The state Deputy Governor, Samaila Yombe Dabai, says he has visited some of the affected areas and explained that the government would take necessary measures to dislodge the rodents.

    The rise in the population of rodents and their menace to rice farms was reported by the Kebbi state Ministry of Agriculture and Natural Resources.

    Last year the farmers suffered huge losses due to poor weather.

  10. Libyan elections 'one step closer' as voters register

    Rana Jawad

    BBC North Africa correspondent, Tunis

    Voter registration in Libya ends later today, as the country’s electoral commission makes a last public appeal for people to sign up.

    No date has been set for an election in the conflict-ridden country yet, but there have been calls for one to be held by the end of the year.

    The Election Commission says over 2.3 million people have registered so far.

    A Libyan woman casts her ballot at a polling station during legislative elections in the capital Tripoli on June 25, 2014. Polling was under way across Libya in a general election seen as crucial for the future of a country hit by months of political chaos and growing unrest. Voters are choosing from among 1,628 candidates, with 32 seats in the 200-strong General National Congress reserved for women and would-be MPs banned from belonging to any political party.
    Image caption: Rival governments have claimed authority in Libya since the results of a 2014 vote (pictured) were disputed

    Voter registration in Libya is seen as a first step towards eventually holding an election.

    But there are still some political, military and legal obstacles for any nationwide vote, including the adoption of a new constitution and electoral laws.

    Yesterday, a supreme court in Libya blocked all legal challenges against a draft constitution – which could allow a long-stalled referendum to be held on it.

    Libya’s speaker of Parliament reportedly said that lawmakers would issue a new election law after the adoption of a constitution.

    The international community has been pushing the country’s divided political actors to work towards a legislative and presidential election this year.

    However, few believe it can be held without a legal framework, and enough assurances from the country’s bitterly divided armed groups to accept any election result.

  11. How are the Guptas linked to Zuma?

    We are talking a lot about how the Gupta family are related to the Zuma family, but know all the various links are not always easy to follow - especially if you are new to the story.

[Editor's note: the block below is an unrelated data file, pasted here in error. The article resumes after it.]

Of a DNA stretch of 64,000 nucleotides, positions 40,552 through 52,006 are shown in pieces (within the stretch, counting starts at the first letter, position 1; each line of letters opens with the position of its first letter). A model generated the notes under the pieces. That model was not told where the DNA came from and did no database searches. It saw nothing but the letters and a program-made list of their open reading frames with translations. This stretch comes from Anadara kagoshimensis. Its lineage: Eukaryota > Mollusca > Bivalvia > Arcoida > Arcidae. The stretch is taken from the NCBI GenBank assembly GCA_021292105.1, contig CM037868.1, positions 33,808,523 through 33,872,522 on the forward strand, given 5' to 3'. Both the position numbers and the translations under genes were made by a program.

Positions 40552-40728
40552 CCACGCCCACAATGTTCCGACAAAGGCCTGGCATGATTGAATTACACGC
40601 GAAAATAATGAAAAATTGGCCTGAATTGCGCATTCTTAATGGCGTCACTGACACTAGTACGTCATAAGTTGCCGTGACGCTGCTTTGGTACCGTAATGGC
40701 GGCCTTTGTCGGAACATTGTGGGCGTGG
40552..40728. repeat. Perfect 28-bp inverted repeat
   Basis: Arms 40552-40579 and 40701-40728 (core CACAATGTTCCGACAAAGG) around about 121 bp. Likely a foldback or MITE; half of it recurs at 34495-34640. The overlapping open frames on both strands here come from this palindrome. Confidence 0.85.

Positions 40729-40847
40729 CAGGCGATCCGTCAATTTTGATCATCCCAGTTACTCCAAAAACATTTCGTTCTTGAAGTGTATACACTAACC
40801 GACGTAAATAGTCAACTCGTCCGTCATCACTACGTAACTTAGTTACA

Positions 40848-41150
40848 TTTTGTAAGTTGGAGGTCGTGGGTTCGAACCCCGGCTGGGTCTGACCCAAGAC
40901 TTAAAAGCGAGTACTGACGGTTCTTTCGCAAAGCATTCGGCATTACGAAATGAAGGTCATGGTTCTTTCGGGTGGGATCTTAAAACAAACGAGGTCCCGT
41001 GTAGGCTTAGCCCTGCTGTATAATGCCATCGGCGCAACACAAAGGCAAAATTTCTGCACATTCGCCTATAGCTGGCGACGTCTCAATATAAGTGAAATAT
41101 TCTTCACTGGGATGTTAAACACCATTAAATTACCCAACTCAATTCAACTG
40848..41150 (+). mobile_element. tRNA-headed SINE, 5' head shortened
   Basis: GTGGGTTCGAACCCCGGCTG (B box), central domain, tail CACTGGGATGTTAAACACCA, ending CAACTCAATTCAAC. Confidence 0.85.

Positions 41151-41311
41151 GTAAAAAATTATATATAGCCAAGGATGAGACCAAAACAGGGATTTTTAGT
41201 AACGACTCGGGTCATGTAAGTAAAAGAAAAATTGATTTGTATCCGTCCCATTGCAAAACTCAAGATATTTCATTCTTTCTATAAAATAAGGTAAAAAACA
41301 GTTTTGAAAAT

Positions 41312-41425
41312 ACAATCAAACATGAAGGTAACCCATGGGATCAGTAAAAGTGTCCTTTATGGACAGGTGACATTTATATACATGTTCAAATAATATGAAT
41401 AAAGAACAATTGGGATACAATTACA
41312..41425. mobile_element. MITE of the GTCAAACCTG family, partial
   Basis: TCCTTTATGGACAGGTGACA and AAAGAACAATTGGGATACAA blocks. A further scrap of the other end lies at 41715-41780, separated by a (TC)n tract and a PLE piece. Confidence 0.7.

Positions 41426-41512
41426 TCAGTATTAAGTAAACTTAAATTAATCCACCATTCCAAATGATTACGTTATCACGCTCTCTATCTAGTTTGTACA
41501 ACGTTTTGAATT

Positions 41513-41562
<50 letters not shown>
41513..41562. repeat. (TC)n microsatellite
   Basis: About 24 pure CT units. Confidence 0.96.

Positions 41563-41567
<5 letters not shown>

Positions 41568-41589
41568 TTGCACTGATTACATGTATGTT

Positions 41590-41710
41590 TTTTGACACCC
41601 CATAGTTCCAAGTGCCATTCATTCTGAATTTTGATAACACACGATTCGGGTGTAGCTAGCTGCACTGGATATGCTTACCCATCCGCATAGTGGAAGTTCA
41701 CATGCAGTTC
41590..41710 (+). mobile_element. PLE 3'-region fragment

So some of our colleagues have created this handy graph, which shows no only how the Zumas are linked to the Guptas and their businesses, but also how the family of Ace Magashule - Free State premier and current ANC secretary-general - are connected.

    A graph showing how Zuma is related to the Guptas

    Read our earlier posts on today's developments in the Gupta court case here, or find out more about the scandal which has gripped South Africa in this piece.

  12. Fears for Uganda journalist investigating a death

    Patience Atuhaire

    BBC Africa, Kampala

    Concerns are rising for a missing Ugandan journalist investigating the death of a Finnish businessman who died in mysterious circumstances in a Kampala hotel.

    Charles Etukuri, who works for The New Vision newspaper, disappeared three days ago, had published a story about the death, which implicated some officials in the Internal Security Organisation (ISO).

    Etukuri was picked up from outside his workplace at the state-owned newspaper on his way to lunch on Tuesday. He was last seen surrounded by about five men in plain clothes, who bundled him into a double-cabin pick-up truck and drove off.

    There are suspicions he has been detained by forces related to security agencies.

    View more on twitter

    Barbara Kaija, the New Vision’s editor-in-chief told the BBC that Etukuri tried to reach out to his editor by phone on Tuesday evening.

    The conversation lasted only a few seconds - just enough time for him to tell his editor that he was being held “over the story”.

    Neither his employers nor his family have heard from him since.

    Ms Kaija says this is the first time any of her investigative journalists have been kidnapped by unknown people.

    She added that the New Vision management has taken all formal channels to try to trace their journalist’s whereabouts, in vain. No security agency has admitted holding him.

    She told the BBC:

    Quote Message: The act that established the New Vision as a newspaper gives us permission to criticise the government or any government agencies, as long as we have our facts..
    Quote Message: When you do investigative reporting, you will always make some people angry. But in the past we have received complaints and we addressed them through formal and legal channels.
    Quote Message: This is an extreme. And that is why we are worried. I want to believe that it is individuals, and that those individuals will be brought to book.
    Quote Message: But if it is an institution [holding him] then I would be very worried. Because investigative journalism is important to developing a young democracy."
  13. Ajay Gupta 'is a fugitive from justice'

    Peter Thabethe, Ashu Chawla,Ronica Ragavan, Nazeem Howa Vuran Gupta, Takisi Masileng and Sylvia Dlamini, the suspects linked to the Estina dairy farm fraud and corruption investigation appear on February 15, 2018 at the Bloemfontein Regional Court.
    Image caption: Seven people appeared in court in Bloemfontein earlier today

    Ajay Gupta - one of the three brothers accused of using their friendship with Jacob Zuma to wield enormous political influence - is a "fugitive from justice", South Africa's chief prosecutor said.

    Shaun Abrahams, head of South Africa's National Prosecuting Authority, said Ajay had failed to hand himself in when asked.